President Obama won reelection on Tuesday night, granting him another four years in the White House. As President Obama transitions to his second term, how should he choose his policy priorities and his new members of his cabinet? Sandy Berger, National Security Advisor to President Clinton, and Harrison Wellford, White House transition advisor to Presidents Carter, Clinton, and Obama (in 2008), have advice for President Obama as he transitions into the next four years.
Many Americans watched last night's election results with baited breath, but the election may have major consequences for the citizens beyond our borders. What does the rest of the world think of America's choice for president? Kurt Volker, former U.S. Ambassador to NATO and executive director of the McCain Institute for International Leadership, explains.
According to the Center for Responsive Politics, a nonpartisan, independent research group that tracks money in campaigns and elections, Obama and Romney's spending, in conjunction with the nearly $1 billion spent by super PACs, will likely add up to $3 billion by the time the polls close today. What have the American people gained from the seventeen month, $3 billion campaign? Stephen Dubner, author and host of "Freakonomics," explains.
If you haven’t made up your mind by now, there’s not much time left. We're following up with AJ Dellinger from Wisconsin, Julia Pfaff from Virginia, and Rick Robol of Ohio, and asking them where their internal needle landed.
Today, the Bureau of Labor Statistics releases its final unemployment report in advance of the 2012 election on Tuesday, November 6. Charlie Herman, business and economics editor for Takeaway co-producer WNYC, and Todd Zwillich, The Takeaway's Washington correspondent, explain the October numbers and what they mean for election day.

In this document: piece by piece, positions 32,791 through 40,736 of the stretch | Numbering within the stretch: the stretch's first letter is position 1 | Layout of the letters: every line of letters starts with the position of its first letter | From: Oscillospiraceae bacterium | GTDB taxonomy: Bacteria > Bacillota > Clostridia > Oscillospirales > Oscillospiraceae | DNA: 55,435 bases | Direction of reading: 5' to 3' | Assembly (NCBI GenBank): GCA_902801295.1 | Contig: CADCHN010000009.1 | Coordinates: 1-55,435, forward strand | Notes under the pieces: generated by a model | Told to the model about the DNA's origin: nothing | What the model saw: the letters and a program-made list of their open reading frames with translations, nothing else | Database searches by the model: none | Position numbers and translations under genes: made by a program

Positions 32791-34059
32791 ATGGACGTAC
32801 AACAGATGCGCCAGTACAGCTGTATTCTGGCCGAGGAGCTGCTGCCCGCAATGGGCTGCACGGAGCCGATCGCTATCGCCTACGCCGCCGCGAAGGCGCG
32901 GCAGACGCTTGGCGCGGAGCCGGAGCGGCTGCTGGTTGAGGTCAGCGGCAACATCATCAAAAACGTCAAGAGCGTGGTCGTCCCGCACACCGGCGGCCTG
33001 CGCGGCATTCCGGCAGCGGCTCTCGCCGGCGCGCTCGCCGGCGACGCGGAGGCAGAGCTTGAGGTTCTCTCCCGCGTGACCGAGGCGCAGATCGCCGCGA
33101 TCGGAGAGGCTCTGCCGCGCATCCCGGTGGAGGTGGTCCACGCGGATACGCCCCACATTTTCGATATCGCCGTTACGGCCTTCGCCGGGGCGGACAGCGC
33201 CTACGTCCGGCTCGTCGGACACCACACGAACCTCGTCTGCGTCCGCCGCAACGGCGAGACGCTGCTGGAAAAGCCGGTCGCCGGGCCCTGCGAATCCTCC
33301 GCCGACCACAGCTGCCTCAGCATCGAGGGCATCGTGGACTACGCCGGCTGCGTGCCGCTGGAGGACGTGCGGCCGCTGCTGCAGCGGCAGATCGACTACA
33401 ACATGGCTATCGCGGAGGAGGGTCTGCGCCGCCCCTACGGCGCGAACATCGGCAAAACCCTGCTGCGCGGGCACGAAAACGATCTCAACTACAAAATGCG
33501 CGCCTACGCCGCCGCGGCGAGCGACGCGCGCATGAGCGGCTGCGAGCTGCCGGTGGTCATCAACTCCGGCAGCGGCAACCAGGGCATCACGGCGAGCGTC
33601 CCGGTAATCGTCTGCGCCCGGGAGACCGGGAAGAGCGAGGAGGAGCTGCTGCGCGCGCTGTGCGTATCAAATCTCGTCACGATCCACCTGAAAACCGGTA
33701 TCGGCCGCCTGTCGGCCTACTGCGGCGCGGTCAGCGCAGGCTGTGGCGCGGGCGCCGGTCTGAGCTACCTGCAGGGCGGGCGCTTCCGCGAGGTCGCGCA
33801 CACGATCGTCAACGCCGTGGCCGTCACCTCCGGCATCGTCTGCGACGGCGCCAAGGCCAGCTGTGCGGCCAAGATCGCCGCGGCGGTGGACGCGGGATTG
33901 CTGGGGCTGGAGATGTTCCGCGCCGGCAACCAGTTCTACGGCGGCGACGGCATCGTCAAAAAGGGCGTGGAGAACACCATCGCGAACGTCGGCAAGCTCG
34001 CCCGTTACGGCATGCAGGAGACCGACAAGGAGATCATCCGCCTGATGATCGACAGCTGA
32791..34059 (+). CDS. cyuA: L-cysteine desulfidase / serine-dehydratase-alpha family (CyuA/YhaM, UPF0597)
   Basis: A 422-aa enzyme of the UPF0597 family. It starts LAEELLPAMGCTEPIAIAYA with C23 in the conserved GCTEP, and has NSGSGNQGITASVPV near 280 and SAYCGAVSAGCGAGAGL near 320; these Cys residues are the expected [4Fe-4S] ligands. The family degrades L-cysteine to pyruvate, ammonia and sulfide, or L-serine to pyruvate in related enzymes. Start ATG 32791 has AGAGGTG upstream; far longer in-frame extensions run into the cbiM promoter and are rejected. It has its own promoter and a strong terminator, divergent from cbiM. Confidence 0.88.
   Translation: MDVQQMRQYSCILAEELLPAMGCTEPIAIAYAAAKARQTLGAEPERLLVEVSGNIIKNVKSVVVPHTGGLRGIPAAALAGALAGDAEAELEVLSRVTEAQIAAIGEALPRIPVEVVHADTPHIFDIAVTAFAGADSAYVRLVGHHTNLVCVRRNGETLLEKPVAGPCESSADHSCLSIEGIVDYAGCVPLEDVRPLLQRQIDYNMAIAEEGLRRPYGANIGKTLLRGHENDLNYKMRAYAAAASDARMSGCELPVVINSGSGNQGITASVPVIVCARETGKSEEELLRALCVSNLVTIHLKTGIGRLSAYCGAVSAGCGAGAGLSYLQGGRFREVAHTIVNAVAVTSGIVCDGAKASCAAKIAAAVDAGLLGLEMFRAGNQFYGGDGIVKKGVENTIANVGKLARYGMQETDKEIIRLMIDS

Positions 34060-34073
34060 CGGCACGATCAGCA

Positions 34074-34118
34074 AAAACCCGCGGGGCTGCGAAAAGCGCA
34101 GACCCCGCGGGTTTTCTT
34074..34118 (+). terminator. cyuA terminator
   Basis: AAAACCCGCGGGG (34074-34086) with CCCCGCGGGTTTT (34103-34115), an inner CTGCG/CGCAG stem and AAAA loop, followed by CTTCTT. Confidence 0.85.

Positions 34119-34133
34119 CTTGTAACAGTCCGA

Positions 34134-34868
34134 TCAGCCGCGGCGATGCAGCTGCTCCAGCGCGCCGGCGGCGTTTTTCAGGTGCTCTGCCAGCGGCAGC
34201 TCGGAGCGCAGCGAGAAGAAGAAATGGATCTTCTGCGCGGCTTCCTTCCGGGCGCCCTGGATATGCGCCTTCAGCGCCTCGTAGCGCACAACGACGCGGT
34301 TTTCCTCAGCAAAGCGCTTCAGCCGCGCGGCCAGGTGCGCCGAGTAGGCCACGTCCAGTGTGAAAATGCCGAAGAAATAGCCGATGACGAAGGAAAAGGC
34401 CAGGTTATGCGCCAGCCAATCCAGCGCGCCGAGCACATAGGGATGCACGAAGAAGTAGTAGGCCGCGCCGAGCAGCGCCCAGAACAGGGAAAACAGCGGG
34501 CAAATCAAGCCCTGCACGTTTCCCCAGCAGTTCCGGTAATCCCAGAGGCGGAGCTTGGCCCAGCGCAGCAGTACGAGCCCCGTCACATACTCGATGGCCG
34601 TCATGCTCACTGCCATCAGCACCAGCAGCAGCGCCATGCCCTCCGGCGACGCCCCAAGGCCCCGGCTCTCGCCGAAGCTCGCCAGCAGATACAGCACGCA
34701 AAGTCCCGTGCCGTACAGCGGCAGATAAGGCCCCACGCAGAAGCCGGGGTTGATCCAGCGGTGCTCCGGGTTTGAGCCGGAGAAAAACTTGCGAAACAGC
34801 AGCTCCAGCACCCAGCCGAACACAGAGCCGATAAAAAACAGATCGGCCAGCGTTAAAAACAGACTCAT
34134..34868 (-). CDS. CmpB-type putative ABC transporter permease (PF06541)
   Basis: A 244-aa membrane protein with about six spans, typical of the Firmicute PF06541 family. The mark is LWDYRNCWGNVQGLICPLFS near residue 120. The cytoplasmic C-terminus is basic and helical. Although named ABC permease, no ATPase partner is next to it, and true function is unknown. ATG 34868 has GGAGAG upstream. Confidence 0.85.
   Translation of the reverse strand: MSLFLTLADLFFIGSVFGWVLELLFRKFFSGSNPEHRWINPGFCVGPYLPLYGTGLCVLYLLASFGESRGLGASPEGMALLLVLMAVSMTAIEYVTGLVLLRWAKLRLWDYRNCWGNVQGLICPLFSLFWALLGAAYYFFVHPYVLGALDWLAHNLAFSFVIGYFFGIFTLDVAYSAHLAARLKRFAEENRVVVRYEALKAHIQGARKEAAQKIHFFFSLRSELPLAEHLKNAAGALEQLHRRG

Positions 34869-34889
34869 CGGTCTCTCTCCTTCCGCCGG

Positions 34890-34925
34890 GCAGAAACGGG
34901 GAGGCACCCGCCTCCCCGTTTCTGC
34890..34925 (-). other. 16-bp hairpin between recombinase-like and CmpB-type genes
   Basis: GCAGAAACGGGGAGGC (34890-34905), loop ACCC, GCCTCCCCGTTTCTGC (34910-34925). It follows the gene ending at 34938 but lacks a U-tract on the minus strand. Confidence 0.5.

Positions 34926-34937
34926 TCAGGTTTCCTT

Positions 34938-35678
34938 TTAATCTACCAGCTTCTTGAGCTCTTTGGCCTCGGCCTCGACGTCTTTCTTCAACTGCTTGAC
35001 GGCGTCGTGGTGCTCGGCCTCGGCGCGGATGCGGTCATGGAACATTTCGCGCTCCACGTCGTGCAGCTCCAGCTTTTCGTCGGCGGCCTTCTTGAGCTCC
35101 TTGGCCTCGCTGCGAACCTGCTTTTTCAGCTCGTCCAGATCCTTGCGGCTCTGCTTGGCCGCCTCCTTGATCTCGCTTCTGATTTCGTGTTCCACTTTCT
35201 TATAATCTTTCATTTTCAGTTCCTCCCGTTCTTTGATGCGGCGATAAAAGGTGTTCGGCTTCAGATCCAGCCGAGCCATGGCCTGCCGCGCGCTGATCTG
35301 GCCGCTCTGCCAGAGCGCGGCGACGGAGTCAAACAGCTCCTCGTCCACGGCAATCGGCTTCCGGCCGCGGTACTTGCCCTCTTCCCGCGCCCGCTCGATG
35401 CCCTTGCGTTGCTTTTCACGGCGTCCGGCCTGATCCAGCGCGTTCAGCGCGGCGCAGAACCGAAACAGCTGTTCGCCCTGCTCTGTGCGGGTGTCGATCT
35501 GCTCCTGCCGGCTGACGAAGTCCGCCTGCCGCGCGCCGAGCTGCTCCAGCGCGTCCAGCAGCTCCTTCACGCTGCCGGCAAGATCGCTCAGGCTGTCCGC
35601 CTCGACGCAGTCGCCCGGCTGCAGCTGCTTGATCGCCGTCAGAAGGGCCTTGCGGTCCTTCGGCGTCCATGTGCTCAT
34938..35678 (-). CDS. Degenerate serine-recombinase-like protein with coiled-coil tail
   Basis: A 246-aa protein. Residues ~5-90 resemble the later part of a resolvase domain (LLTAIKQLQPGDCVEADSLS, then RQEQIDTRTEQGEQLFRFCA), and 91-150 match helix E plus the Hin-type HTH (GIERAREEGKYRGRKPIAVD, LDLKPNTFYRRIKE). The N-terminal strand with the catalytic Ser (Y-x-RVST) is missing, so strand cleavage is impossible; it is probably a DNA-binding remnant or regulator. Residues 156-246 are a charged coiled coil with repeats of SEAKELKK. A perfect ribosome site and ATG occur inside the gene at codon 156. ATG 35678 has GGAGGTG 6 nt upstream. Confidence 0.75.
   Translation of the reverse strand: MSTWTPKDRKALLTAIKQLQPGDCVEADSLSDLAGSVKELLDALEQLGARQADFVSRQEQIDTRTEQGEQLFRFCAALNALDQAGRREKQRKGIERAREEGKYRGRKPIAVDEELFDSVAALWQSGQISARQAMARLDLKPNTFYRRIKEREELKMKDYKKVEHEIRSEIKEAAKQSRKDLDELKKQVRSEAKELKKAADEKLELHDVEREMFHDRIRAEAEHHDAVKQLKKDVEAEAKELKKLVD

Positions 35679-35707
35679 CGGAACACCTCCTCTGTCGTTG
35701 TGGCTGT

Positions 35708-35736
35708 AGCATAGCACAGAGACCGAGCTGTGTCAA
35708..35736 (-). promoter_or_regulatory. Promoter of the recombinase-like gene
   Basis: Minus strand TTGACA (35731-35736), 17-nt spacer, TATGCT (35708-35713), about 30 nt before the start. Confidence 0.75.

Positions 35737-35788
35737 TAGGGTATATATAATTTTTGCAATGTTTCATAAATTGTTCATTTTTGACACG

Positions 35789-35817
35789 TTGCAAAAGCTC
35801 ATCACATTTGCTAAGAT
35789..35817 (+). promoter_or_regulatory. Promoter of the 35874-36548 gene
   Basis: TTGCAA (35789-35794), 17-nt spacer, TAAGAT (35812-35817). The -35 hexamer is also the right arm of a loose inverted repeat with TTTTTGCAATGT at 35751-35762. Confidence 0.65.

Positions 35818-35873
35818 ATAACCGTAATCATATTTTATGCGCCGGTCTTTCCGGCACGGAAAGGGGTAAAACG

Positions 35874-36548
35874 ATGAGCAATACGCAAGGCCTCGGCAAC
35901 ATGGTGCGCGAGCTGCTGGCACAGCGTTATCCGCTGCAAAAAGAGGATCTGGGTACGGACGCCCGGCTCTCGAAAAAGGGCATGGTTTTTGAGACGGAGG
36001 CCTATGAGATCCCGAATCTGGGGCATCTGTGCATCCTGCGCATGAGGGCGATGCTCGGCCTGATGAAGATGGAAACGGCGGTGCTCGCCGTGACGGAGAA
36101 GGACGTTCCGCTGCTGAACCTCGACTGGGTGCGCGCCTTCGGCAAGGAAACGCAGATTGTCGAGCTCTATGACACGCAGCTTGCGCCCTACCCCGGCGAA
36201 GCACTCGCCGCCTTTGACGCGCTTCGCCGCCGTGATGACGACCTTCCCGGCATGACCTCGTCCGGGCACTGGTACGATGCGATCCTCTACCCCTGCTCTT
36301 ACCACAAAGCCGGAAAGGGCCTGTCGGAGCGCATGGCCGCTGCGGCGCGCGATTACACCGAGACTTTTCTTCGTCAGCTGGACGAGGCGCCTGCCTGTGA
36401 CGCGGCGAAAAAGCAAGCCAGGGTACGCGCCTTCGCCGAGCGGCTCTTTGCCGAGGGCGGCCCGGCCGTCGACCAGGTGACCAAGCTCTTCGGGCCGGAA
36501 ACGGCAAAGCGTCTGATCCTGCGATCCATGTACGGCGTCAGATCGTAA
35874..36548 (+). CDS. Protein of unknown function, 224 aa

The 2012 election is just six days away, and voters in swing states like Virginia and Ohio are still reeling from the aftermath of Hurricane Sandy. How might Hurricane Sandy impact affect early voting, and voter turnout on election day? Anna Sale, reporter for It's A Free Country, and Todd Zwillich, The Takeaway's Washington correspondent, explain.
American exceptionalism resounds through both the Republican and Democratic campaigns this year, and Americans are unique...in that only about half of us vote in presidential elections. Documentary filmmaker Errol Morris details a few reasons why in his recent op-doc on The New York Times, "11 Excellent Reasons Not to Vote?"
Hurricane Sandy wreaked havoc overnight, leaving xx people without power. How have utility companies responded, and how are residents managing without electricity? Patrick McGeehan, reporter for Takeaway partner The New York Times, explains.
When it comes to presidential politics, the campaign season is often the comedy gift that keeps on giving. From The Daily Show to The Colbert Report to Saturday Night Live, the election season provides no shortage of material. But this year, only one show has actually received a presidential endorsement. Keegan-Michael Key and Jordan Peele are the comedians behind "Key & Peele" on Comedy Central. Keegan and Jordan discuss identity, politics, comedy, and their writing process.
If you're a voter in Ohio, Colorado, or Virginia, it probably won't surprise you to learn that a recent study found that 2012 has been a record-breaking year for political advertising. Michael Franz, co-director of the Wesleyan Media Project and professor at Bowdoin College, discusses the astronomical amount of money devoted to advertising, and what it means for politics.